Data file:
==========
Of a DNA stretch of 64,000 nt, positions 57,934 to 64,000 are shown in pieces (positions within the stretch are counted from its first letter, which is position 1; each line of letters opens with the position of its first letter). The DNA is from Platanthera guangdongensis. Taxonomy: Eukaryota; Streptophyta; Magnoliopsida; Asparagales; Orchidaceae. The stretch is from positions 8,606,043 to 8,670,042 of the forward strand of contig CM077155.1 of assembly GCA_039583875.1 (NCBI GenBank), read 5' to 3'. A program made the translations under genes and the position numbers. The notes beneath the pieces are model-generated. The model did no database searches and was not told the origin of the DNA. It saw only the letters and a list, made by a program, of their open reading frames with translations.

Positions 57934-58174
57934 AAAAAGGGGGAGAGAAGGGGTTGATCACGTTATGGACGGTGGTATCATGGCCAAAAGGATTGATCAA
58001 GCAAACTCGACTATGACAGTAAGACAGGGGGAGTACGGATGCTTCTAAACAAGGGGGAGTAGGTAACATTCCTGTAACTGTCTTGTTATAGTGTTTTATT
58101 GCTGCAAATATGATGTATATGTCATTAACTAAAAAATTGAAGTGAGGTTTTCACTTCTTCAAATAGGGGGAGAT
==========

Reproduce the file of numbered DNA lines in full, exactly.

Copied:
Of a DNA stretch of 64,000 nt, positions 57,934 to 64,000 are shown in pieces (positions within the stretch are counted from its first letter, which is position 1; each line of letters opens with the position of its first letter). The DNA is from Platanthera guangdongensis. Taxonomy: Eukaryota; Streptophyta; Magnoliopsida; Asparagales; Orchidaceae. The stretch is from positions 8,606,043 to 8,670,042 of the forward strand of contig CM077155.1 of assembly GCA_039583875.1 (NCBI GenBank), read 5' to 3'. A program made the translations under genes and the position numbers. The notes beneath the pieces are model-generated. The model did no database searches and was not told the origin of the DNA. It saw only the letters and a list, made by a program, of their open reading frames with translations.

Positions 57934-58174
57934 AAAAAGGGGGAGAGAAGGGGTTGATCACGTTATGGACGGTGGTATCATGGCCAAAAGGATTGATCAA
58001 GCAAACTCGACTATGACAGTAAGACAGGGGGAGTACGGATGCTTCTAAACAAGGGGGAGTAGGTAACATTCCTGTAACTGTCTTGTTATAGTGTTTTATT
58101 GCTGCAAATATGATGTATATGTCATTAACTAAAAAATTGAAGTGAGGTTTTCACTTCTTCAAATAGGGGGAGAT